Typically, in the early modern age, women were condemned for their lustful, fickle natures. Men were supposedly higher-minded. Certainly, this was the view of Robert Boyle, one of the founders of the Royal Society and the most important English scientist in the generation before Isaac Newton. Celibate through his long life, Boyle feared the wanton, scheming ways of women, all of them temptresses like Eve. ‘I am confident that thousands would be whores could they but be so without being thought so.’ Men’s highest calling was to study God’s works, but women would lure the weak and unwary from that sacred mission. Who would gaze through a microscope, Boyle asked, when he might be staring down a lady’s cleavage?
Learn more about the book and author at Edward Dolnick's website.

The Page 69 Test: The Forger's Spell.

The Page 99 Test: The Clockwork Universe.

The Page 99 Test: The Rush.

--Marshal Zeringue

Tuesday, July 4, 2017

Robin Wagner-Pacifici's "What is an Event?"

Robin Wagner-Pacifici is the University in Exile Professor of Sociology at the New School for Social Research. She is the author of a number of books, most recently What is an Event? (University of Chicago Press, 2017) and The Art of Surrender: Decomposing Sovereignty at Conflict’s End.

She applied the “Page 99 Test” to What is an Event? and reported the following:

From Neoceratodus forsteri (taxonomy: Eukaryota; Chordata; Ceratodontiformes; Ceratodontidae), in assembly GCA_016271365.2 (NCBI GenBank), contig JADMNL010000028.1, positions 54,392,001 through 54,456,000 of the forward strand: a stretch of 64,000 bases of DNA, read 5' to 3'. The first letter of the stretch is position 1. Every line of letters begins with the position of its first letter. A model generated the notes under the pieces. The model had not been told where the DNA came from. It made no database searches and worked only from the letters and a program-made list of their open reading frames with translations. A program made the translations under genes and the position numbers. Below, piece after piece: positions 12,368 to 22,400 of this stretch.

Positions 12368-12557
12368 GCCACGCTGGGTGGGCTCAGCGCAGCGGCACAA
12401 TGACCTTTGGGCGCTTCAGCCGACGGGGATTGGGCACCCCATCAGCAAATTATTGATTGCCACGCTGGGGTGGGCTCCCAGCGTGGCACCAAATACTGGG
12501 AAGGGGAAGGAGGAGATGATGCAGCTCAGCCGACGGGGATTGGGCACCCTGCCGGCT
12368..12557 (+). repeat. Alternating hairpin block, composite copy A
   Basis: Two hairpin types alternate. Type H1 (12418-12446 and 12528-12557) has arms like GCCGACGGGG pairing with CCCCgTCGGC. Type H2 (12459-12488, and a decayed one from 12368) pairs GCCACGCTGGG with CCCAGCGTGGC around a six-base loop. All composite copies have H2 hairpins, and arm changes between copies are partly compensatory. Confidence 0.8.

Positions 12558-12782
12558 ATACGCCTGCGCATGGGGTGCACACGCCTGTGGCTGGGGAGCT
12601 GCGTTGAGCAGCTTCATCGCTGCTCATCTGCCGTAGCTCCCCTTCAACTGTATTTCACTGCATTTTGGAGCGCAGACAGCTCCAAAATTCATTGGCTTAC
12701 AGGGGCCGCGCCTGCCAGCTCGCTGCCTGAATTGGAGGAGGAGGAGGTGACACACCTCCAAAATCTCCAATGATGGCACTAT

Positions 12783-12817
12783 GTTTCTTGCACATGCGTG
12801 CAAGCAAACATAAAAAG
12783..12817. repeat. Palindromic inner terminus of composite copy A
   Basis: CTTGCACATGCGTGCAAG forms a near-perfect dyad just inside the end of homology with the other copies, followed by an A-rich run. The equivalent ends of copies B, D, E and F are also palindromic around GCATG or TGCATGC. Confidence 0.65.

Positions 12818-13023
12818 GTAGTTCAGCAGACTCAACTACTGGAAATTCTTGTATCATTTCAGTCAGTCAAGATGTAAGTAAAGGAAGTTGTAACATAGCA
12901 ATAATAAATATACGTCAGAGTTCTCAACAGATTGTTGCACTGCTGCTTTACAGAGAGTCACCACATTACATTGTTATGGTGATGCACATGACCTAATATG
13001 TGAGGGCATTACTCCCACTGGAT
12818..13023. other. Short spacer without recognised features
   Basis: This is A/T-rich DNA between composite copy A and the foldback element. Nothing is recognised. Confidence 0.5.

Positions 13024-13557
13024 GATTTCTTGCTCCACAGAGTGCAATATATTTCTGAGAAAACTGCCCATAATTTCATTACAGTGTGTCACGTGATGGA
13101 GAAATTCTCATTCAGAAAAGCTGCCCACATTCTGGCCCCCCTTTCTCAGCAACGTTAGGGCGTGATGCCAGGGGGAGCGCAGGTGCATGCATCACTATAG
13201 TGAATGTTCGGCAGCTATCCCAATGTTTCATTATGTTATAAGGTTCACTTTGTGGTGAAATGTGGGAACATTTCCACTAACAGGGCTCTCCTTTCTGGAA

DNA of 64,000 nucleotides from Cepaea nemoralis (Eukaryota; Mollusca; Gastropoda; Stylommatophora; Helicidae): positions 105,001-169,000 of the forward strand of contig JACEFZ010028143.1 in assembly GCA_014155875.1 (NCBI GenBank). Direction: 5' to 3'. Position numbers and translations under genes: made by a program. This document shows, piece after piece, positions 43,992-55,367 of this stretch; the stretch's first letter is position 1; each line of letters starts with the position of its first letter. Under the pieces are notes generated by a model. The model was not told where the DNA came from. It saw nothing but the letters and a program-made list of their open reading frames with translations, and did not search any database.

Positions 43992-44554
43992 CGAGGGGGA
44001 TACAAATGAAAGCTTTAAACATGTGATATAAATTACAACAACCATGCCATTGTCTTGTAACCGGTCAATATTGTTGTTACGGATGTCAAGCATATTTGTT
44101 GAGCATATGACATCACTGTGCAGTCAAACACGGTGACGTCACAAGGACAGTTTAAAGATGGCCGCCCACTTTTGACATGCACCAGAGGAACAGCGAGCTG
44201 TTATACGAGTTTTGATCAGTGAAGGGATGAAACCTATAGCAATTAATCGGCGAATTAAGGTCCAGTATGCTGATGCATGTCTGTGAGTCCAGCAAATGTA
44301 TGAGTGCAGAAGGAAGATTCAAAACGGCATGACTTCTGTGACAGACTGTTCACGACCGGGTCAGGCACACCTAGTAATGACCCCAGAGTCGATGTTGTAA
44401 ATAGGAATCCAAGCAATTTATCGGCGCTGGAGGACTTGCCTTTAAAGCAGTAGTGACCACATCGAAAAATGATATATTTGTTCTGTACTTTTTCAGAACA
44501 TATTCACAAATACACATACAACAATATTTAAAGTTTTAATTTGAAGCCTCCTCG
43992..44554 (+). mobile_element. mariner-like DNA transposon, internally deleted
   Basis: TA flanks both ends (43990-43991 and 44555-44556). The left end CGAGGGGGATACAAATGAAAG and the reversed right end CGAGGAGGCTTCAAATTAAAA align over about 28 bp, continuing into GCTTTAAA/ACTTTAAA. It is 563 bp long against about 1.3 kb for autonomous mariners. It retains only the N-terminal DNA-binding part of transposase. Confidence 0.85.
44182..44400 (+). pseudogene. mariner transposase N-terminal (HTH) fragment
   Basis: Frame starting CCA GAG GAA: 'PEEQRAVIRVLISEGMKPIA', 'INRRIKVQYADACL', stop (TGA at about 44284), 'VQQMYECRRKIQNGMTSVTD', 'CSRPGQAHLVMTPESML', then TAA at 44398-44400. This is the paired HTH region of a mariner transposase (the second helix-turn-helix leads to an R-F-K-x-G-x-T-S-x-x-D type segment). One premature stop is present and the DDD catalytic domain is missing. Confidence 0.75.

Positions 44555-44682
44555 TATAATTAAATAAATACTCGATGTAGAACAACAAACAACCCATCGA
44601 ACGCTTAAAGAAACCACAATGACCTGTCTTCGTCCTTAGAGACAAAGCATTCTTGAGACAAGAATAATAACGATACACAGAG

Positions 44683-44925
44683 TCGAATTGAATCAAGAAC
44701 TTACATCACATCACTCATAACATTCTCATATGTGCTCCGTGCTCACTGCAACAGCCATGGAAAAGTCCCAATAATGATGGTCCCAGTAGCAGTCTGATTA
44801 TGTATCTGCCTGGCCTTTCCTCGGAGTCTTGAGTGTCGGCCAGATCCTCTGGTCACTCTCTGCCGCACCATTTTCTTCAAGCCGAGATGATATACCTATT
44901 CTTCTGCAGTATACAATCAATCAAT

Page 99 of What is an Event? appears in the chapter titled, "Resonating Forms." It's a chapter mid-way through the book's tracking of the ways that historic events erupt out of the background of our everyday lives and then take shape as people and institutions try to direct their flow. But the book also argues that events are restless and resist attempts to control and direct them - that's what makes them so eventful. Page 99 presents an analysis of one moment in the form-taking of the French Revolution, the moment when the official painter of the Revolution, Jacques Louis David, painted the Oath of the Horatii (1784). It's a painting of a group of Roman brothers from 669 BCE swearing an oath to fight another group of brothers, the Curiatii from Alba - all in a kind of proxy battle for a dispute between their two cities. The brothers' father draws them together for the oath while their mother and sisters sit mournfully on the painting's margins.